Like any good horror story, The Lodge doesn’t take itself too seriously. The bizarre reanimated animals are nightmarishly weird and creative in their retribution. Even the Christmas tree gets in on the action! And the human characters are good for a laugh: desperate for a positive Yelp review, the owners do their darndest to metaphorically sweep the deaths under the zebra-skin rug. The reader enjoys plenty of that “I know something you don’t know” feeling when the characters find themselves in a pickle.

I think it would have benefitted from being either a little bit shorter or a little bit longer. There were some gaps in the backstories and I think they all could have been either fleshed out or summed up. However, I did enjoy knowing the backstories and after learning the guests’ histories, I’ll admit it sparked a bit of a grinchy smile when karma caught up with them. Once everything started to make sense (sort of) it did feel a bit rushed and too tidy. A bit over the top, but what else would you expect from a story like this?

I can’t quite decide which genre The Lodge belongs in. The cover says thriller, it reads like horror, but it’s more of a vegan revenge tale with gore in it. The spook-factor is a little low, so there’s not a lot of dread, but plenty of revulsion. The reader can see everything coming from a mile away. In a vengeance tale, I consider this a good thing.

Whatever it is, The Lodge is just a lot of fun! Probably not so entertaining if you’re an avid hunter, but if you’re in the mood for a jolt of gross-out horror, this is just the ticket.

I read this book during a blizzard. And yes, I did make a vegan dish for dinner.

Thanks to NetGalley for providing a copy of this book in exchange for my honest review.

What’s new? Reviews!

I am pleased to announce that I am now a NetGalley reviewer! For years, I’ve been envious of the ARC reviewers who get sneak peeks of new releases, and I’m thrilled to finally join their ranks. Unsurprisingly, I was a little over-enthusiastic with my requests on day one, and five of my requests were approved within 48 hours of joining. A little daunting, yes, but I’m over the moon.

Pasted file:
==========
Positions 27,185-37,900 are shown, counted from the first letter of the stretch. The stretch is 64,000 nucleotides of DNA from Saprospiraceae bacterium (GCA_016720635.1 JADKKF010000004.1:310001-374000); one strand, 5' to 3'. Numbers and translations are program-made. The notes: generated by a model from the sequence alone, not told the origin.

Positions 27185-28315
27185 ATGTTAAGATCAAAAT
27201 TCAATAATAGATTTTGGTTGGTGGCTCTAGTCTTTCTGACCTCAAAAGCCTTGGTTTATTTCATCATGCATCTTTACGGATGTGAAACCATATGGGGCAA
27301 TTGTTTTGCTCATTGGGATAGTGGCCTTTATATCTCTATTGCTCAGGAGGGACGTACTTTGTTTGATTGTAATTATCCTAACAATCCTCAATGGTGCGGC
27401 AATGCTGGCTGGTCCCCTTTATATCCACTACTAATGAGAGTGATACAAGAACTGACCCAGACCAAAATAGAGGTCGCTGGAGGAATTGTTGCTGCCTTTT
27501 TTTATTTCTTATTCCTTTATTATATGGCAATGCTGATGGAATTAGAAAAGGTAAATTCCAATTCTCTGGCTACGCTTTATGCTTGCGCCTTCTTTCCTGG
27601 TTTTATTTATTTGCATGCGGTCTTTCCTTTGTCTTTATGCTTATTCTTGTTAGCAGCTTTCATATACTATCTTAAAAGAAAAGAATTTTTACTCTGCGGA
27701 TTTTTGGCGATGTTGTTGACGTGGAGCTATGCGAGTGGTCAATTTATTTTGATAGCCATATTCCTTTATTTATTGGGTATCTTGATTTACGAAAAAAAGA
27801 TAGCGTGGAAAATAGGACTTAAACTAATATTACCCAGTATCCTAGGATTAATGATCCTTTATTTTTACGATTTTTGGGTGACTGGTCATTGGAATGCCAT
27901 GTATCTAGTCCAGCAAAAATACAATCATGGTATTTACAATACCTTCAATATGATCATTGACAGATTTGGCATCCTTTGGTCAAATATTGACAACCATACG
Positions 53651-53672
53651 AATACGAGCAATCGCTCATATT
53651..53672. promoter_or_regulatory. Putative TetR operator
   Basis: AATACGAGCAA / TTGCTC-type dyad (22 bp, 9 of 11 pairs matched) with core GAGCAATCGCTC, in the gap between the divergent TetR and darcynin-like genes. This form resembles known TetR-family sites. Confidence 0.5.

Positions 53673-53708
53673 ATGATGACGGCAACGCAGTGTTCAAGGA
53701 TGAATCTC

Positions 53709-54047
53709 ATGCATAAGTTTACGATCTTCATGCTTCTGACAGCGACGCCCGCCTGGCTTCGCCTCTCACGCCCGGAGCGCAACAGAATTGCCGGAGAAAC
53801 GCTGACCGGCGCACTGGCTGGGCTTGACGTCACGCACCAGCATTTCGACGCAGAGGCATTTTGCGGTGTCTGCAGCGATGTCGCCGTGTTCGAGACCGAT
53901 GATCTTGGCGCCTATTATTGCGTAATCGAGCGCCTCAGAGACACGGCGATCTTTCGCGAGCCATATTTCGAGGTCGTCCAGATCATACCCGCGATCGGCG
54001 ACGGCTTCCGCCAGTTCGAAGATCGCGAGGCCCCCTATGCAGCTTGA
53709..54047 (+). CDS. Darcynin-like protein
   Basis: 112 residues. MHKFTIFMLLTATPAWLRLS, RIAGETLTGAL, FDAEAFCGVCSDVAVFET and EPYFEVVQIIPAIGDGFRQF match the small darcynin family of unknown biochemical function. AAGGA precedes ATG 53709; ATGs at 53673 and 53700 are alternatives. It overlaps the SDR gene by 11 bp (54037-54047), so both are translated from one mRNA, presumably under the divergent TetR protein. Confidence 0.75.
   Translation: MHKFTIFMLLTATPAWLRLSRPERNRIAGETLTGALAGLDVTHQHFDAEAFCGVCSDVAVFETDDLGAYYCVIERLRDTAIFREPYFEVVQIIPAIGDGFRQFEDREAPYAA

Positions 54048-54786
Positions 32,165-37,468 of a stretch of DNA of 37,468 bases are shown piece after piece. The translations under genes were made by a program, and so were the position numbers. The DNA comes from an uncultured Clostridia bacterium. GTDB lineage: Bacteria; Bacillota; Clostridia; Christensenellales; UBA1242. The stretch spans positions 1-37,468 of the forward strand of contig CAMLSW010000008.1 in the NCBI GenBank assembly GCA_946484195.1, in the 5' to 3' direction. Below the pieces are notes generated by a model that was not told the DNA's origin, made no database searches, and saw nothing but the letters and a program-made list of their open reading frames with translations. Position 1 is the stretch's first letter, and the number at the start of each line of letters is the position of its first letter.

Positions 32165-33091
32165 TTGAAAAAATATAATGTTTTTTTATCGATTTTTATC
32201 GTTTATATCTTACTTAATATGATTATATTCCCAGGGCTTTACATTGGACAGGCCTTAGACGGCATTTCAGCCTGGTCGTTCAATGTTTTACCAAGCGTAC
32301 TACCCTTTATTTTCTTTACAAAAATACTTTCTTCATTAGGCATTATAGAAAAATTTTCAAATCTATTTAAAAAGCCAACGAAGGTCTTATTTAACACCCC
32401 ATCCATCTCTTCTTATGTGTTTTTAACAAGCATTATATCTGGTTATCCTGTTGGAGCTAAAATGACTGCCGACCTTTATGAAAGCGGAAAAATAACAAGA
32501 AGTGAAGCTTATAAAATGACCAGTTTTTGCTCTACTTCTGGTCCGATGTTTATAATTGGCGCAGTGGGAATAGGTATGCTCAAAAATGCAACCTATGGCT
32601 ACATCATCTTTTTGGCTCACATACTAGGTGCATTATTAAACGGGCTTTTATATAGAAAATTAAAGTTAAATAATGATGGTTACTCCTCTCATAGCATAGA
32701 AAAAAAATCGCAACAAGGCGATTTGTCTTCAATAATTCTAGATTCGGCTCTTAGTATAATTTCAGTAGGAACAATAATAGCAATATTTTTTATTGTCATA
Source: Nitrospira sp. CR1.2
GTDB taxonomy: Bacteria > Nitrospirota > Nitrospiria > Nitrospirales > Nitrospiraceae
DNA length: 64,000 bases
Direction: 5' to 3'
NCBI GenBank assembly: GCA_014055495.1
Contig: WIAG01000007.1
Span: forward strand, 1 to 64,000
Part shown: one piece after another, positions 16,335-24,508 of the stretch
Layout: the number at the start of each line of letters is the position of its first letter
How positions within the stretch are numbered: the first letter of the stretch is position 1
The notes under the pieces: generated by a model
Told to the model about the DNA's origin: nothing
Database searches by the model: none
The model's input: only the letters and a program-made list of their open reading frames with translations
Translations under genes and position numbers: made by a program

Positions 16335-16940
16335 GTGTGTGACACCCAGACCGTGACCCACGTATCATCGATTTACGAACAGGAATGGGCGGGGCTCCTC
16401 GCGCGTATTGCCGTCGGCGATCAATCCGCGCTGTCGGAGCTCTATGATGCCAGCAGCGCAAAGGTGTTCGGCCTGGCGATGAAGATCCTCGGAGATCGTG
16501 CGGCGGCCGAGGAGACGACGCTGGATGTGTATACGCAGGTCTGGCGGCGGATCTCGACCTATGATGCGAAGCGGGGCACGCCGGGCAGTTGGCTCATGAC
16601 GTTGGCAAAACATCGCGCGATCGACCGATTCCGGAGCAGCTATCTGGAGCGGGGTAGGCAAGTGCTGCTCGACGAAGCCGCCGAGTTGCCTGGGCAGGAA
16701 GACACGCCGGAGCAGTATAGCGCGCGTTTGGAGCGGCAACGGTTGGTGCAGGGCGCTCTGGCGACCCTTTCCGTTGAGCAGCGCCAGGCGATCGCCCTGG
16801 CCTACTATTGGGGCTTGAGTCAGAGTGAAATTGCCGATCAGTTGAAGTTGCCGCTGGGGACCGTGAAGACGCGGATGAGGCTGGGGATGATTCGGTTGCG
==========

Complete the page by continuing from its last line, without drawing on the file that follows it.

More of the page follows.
I enjoy all literature bizarre and unsettling, so most of the titles I plan to review will be horror or at least weird. So far, so good.

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My first book up for review, Welcome to Brookville by Kelly Ennis, was a quick and dreamy read. I’ll be honest, I picked this title based on the cover in the hopes of some serious atmospheric weirdness. WOW did Ennis deliver! This collection of vaguely interconnected short stories takes place in the town of Brookville, where nothing normal seems to happen. If there had been giant rabbits spouting non sequiturs in their living room (spoiler: there aren’t) I’d almost believe it could be a Lynch movie. Almost. I felt like the most pertinent pages ripped out of my copy, so I could never say for sure what was going on, but I think I liked it.

The overarching themes of imprisonment and anxiety brought even the mildest psychological horror to the forefront. I can’t say what this book was about, exactly, but it left me with some disturbing and frustrating after-images, and in that way, it was successful.

Click here to see the full review.

There are four more books to review in the next couple weeks, and countless more in the pipeline. Mount TBR just got a lot higher.

Next up, The House of Dust by Noah Broyles.